A data-management startup that wants close ties to the University of Maryland will move to new headquarters in College Park later this year, a move officials say will bolster plans to turn the area into an innovation hub.
University officials have been working to help find a home for Immuta since the spring, when the newly-formed company began using space in the student-run Startup Shell business incubator and co-working space on Technology Drive in College Park, said Matthew Carroll, the company’s co-founder and CEO.
Now, they’re planning to move into office space on Baltimore Avenue that they’ll sublet from the university, he said.
Immuta’s platform offers a secure way for data scientists to consolidate, store and share data, which the company believes will allow them to boost productivity. The company raised $1.5 million in seed funding earlier this year, Carroll said.
Carroll and his three co-founders used to work in the intelligence community, but formed their own business earlier this year after the company they were working for was purchased, he said.
Since they used to work in Howard County, the Immuta team reached out to former County Executive Ken Ulman — now the university’s chief strategy officer for economic development — because they wanted to build a relationship with the school.
“We’re thrilled that Immuta was attracted to the culture of innovation that the University of Maryland and its partners are creating here in College Park,” Ulman said in a statement.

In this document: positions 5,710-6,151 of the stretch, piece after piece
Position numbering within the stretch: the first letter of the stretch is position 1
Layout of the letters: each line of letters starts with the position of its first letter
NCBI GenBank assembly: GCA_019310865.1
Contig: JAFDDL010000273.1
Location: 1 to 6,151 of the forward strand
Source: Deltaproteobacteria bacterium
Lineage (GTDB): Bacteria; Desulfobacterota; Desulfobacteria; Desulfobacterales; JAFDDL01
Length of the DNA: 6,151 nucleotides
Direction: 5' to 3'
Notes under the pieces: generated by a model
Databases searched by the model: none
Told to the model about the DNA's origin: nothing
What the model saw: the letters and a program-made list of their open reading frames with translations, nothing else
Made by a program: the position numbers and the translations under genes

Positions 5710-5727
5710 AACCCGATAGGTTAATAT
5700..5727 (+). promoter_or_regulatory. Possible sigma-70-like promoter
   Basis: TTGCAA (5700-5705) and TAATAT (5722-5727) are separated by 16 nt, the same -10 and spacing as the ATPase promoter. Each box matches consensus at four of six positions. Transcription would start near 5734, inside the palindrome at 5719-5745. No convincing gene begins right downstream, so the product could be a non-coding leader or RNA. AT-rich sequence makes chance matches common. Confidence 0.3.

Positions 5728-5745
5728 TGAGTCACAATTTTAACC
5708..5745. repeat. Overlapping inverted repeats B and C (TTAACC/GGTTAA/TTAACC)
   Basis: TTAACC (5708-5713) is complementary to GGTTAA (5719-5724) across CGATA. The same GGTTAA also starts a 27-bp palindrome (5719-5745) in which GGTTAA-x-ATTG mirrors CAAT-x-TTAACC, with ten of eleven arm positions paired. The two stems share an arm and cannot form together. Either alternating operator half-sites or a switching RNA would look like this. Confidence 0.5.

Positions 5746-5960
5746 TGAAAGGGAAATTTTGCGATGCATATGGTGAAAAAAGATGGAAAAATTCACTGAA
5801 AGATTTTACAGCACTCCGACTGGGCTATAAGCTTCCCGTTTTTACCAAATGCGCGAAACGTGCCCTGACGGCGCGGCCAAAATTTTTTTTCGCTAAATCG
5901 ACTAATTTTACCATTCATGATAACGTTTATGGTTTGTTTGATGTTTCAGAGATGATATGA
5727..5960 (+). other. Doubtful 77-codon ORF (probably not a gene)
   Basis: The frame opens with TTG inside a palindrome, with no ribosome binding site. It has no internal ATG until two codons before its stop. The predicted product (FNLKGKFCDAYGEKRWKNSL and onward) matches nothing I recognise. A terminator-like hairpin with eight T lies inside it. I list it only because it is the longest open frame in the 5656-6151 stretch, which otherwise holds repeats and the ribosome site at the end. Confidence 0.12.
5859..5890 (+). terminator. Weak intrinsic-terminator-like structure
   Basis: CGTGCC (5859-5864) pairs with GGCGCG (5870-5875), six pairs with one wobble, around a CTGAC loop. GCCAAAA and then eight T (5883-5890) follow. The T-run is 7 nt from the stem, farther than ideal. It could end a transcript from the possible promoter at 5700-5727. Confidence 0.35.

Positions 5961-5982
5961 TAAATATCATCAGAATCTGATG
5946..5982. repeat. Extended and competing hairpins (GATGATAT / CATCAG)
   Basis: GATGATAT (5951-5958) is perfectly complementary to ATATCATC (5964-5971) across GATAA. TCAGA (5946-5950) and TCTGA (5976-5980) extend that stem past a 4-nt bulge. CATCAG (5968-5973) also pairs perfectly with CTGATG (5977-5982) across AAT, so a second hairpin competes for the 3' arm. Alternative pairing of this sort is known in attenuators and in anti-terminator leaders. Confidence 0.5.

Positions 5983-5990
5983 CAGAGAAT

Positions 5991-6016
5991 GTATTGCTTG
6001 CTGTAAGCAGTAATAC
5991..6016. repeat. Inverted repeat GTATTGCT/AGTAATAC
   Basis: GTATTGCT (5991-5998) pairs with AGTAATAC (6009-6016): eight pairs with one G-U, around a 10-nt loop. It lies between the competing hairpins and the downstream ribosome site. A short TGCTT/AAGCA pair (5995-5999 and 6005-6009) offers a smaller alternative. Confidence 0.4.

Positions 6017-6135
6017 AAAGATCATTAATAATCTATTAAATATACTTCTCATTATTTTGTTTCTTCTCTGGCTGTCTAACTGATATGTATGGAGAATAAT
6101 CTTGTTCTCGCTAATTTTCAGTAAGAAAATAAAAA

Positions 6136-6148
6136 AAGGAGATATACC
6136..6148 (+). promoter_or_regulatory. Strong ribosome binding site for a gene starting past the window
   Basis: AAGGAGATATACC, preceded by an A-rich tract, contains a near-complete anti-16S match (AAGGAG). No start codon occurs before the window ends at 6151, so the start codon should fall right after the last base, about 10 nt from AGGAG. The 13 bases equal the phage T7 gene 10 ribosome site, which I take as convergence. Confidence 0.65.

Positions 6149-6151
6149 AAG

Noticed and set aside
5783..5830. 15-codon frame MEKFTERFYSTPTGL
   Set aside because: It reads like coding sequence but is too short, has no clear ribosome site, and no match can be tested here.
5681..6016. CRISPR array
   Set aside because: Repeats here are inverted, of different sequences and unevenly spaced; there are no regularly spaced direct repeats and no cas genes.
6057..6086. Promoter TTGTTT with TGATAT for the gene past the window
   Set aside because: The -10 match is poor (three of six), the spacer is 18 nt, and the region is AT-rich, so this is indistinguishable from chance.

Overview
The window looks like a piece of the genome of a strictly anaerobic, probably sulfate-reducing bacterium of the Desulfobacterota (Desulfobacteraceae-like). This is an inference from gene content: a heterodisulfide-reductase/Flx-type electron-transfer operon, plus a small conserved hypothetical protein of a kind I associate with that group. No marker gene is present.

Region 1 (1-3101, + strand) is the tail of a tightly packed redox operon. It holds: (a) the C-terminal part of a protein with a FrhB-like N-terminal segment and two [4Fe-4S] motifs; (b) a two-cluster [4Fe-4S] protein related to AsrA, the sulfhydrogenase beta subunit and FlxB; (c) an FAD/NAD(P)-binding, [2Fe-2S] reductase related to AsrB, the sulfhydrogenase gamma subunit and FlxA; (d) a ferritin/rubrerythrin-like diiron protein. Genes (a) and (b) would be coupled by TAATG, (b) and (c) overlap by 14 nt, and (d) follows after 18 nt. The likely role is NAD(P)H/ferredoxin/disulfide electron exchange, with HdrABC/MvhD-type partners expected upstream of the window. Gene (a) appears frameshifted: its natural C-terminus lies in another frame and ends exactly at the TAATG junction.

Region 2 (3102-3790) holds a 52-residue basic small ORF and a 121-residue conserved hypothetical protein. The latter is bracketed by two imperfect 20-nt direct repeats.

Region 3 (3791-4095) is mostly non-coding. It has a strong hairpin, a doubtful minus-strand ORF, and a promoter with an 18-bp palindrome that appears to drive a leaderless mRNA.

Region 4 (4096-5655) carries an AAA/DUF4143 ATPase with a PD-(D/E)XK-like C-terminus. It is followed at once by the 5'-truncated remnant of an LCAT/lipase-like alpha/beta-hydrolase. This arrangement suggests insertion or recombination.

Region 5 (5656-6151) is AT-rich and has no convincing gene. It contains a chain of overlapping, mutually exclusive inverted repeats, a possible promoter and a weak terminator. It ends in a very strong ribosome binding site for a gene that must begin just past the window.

Immuta has 12 employees now, and plans to double in size by next summer, Carroll said. The company plans to make its software available to students for free and to offer mentoring and internships so those students are better prepared for the workforce and so Immuta has a larger talent pool to draw from as it grows, he said.
Carroll called the university a “great recruiting ground” and praised the skill of its engineering graduates. “We need more talent across the board,” he said. “We can’t find enough people to hire.”
The new office space is being renovated, and the company plans to move in by Dec. 1, Carroll said.
Ulman has been spearheading efforts to develop a tech and innovation ecosystem to be anchored by a new hotel and conference center and a new computer science building. The initiative has been dubbed “Greater College Park.”
In June, Ulman announced that FlexEl, a UMD startup that designs custom batteries, would remain in College Park instead of moving to northern Virginia as it had initially planned. Officials made space for the company in a university-owned warehouse on Paint Branch Parkway.
“Our Greater College Park successes and partnerships with companies like Immuta and FlexEl Inc. are putting UMD on the map as a vibrant hub for growing startups,” Ulman said.